The respective base currents of MMQ, SMQ1 and SMQ2 will be equal to their respective collector currents divided by their respective hfe 's. If simultaneously fabricated and operated at the same temperature, the hfe 's of these transistors will be substantially equal. So then the respective base currents of MMQ, SMQ1, and SMQ2 like their respective collector currents will be in p:m:n ratio. In order that the IR drops across FET1, FET2 and FET3 be alike it is necessary that the conductances of their channels when conductive be in p:m:n ratio. This is the case, as indicated by the encircled p, m, and n near their respectiveo source electrodes.

The techniques for scaling FET channel conductances are well-known. The channel widths of FET1, FET2, and FET3 may be the same and their channel lengths in p:m:n ratio, for example.

To halt the demand by SMQ1 for (mIIN)/p current at OUT1 terminal, current is supplied from source IS2 to the base of grounded-emitter switching transistor SWQ2 to bias it into conduction, clamping the gate electrode of FET2 close to ground. FET2 is thus removed from conduction and the transmission gate provided by FET2 is rendered non-transmissive. So the response to VN, which response appears at the base electrode of SMQ1, is severely attenuated by the high channel resistance of the non-conductive FET2 acting against the base input impedance of SMQ1. The demand by SMQ2 for (nIIN)/p current at OUT2 terminal may analogously be halted by supplying current from source IS3 to the base electrode of switching transistor SWQ3, causing it to clamp the gate of FET3 to ground to render FET3 non-conductive and the transmission gate provided by FET3 non-transmissive.

The CMA with programmable current gain as thus far described will accept input current at all times since MMQ is continually supplied direct-coupled collector-to-base feedback. In certain applications it is desirable, when the CMA is not called upon to deliver output current, to cause the CMA not to accept applied input current. This may be done for the purpose of conserving power consumption, for example. This mode of operation may be implemented by opening switch SW, or discarding its use altogether, and arranging for a source IS4 of current to bias grounded-emitter switching transistor SWQ1 so as to clamp the gate electrode of FET1 to ground and thereby render FET1 non-conductive and the transmission gate it provides non-transmissive.

FIGS. 2 and 3 show steps one may wish to take to conserve die area in a monolithic integrated circuit construction if the ratio p:m, p:n or m:n differs substantially from unity. FET1, FET2 and FET3 may each be made as a minimum-area FET. The ID -vs-VGS characteristics of FET1, FET2 and FET3 are then scaled up by factors of (p-1), (m-l) and (n-1) respectively by component current mirror amplifiers CMA1, CMA2 and CMA3 respectively in FIG. 2 and by current mirror amplifiers CMA1', CMA2' and CMA3' respectively in FIG. 3. The scaling factors p, m and n should all be greater than or equal to unity. Preferably one or two of them are unity-valued so an output transistor of the component CMA used in obtaining the scaling factor would not be called upon to provide any collector current at all, and that output transistor would consequently be discarded in the design to leave behind only the self-biased transistor that would have been the input transistor of the component CMA. This self-biased transistor functions as a diode poled for forward conduction and may be replaced by a simple semiconductor junction, if desired.

One skilled in the art and armed with the foregoing disclosure can readily generate other embodiments of the present invention and the following claims should be liberally construed to include within their scope such embodiments as partake of the spirit of the invention. By way of example, the transmission gates may employ FET's of complementary conduction type from the bipolar mirroring transistors, rather than similar conductivity type. Or the transmission gates may employ depletion rather than enhancement-mode type FET's, with suitable changes in control voltages. By way of further example, the mirroring transistors may be provided respective emitter resistors or base-pull down circuits with conductances in similar ratio to their respective Ic -vs-VBE characteristics. By way of still further example, the bipolar mirroring transistors may be replaced by composite transistor structures--e.g. by Darlington cascade connections of transistors--which composite structures are substantially functional equivalents of bipolar mirroring transistors in that they are current amplifiers. The term "master and slave mirroring transistor" in claim 1 specifically is to be construed to include such composite structures.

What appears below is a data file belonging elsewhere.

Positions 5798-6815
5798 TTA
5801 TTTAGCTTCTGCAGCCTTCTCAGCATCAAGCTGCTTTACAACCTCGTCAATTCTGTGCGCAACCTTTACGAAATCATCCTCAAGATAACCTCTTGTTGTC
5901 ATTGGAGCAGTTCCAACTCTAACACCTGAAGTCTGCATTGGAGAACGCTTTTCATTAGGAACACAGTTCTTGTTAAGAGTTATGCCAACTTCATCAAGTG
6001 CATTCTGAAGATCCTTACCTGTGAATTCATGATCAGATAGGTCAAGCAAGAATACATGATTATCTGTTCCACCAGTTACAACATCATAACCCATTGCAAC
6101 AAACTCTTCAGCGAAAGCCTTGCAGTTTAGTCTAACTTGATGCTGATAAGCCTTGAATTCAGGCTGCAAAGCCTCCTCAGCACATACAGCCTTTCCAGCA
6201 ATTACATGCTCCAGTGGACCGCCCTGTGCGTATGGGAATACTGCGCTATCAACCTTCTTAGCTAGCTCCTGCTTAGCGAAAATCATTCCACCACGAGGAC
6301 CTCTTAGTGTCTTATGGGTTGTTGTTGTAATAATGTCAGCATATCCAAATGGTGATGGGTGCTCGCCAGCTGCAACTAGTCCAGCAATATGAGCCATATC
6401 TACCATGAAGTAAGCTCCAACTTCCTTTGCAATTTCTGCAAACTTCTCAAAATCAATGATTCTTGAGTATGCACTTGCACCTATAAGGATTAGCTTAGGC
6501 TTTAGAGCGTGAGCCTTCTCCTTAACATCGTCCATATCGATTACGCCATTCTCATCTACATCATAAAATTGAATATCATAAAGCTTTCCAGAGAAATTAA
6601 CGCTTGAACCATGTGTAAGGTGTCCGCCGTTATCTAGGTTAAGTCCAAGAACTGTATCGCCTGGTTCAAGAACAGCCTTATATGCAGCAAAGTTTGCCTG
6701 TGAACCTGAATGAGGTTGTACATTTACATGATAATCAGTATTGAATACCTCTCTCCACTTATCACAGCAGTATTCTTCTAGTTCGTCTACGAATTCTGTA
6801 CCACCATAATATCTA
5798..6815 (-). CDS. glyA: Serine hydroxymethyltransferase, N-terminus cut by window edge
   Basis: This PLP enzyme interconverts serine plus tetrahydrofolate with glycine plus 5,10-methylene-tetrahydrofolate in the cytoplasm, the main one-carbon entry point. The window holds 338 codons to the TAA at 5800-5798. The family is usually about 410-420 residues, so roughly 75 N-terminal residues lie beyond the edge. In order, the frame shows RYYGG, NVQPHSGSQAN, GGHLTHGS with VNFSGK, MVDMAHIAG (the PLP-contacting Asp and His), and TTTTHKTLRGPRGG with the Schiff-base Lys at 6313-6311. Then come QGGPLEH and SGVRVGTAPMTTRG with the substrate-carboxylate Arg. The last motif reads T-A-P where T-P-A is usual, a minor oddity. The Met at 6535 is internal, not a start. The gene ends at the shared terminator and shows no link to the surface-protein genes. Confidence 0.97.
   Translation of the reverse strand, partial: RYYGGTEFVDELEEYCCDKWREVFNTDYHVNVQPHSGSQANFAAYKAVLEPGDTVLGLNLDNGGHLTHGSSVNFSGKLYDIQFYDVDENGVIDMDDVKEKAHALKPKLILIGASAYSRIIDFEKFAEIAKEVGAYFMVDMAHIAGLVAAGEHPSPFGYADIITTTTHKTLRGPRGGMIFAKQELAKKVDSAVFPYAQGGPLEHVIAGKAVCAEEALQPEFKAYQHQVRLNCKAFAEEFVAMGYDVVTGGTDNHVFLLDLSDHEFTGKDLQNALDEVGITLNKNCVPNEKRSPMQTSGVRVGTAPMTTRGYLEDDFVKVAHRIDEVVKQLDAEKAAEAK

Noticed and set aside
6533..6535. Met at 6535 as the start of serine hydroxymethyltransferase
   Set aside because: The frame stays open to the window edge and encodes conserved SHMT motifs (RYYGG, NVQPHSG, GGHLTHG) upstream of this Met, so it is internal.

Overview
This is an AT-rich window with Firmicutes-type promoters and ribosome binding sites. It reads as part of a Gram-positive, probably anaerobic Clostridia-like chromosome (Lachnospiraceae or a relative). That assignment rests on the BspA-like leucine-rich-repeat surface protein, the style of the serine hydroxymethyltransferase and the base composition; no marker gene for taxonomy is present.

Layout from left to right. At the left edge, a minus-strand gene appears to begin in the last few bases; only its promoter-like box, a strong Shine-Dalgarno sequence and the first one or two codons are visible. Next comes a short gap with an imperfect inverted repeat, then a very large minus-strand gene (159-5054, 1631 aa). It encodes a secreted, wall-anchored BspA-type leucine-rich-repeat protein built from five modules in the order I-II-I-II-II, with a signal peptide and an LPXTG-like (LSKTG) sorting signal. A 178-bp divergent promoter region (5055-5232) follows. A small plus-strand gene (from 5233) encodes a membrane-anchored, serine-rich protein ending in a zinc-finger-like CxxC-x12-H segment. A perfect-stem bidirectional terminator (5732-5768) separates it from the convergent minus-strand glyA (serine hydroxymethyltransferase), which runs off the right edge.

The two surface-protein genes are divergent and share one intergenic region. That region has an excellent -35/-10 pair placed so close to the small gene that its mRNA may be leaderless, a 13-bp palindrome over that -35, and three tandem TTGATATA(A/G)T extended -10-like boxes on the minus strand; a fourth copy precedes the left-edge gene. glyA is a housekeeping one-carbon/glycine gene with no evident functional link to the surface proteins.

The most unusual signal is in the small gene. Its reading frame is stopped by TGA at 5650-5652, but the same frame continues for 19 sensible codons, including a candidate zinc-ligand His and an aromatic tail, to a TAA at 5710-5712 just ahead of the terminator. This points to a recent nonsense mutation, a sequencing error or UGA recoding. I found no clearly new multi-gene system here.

Patent Citations
Cited PatentFiling datePublication dateApplicantTitle
US3973215 *Aug 4, 1975Aug 3, 1976Rca CorporationCurrent mirror amplifier
Referenced by
Citing PatentFiling datePublication dateApplicantTitle
US4216393 *Sep 25, 1978Aug 5, 1980Rca CorporationDrive circuit for controlling current output rise and fall times
US4361815 *Jun 30, 1980Nov 30, 1982Rca CorporationOperational amplifier with programmable gain
US4361816 *Jun 30, 1980Nov 30, 1982Rca CorporationCurrent mirror amplifiers with programmable gain
US4417240 *May 27, 1980Nov 22, 1983Rca CorporationPlural output switched current amplifier as for driving light emitting diodes
US6753734Feb 4, 2003Jun 22, 2004Anadigics, Inc.Multi-mode amplifier bias circuit
US6842075Dec 13, 2002Jan 11, 2005Anadigics, Inc.Gain block with stable internal bias from low-voltage power supply
EP0043257A1 *Jun 26, 1981Jan 6, 1982Rca CorporationOperational amplifier with programmable gain
Classifications
U.S. Classification330/282, 330/288, 330/300
International ClassificationG05F3/26, H03F3/343, G06G7/12, H03F3/34, H03G1/00, H03F3/345, H03F3/347
Cooperative ClassificationG05F3/267, H03F3/347, H03G1/0088, H03F3/345, H03G1/0005
European ClassificationG05F3/26C, H03G1/00B8, H03F3/345, H03F3/347, H03G1/00B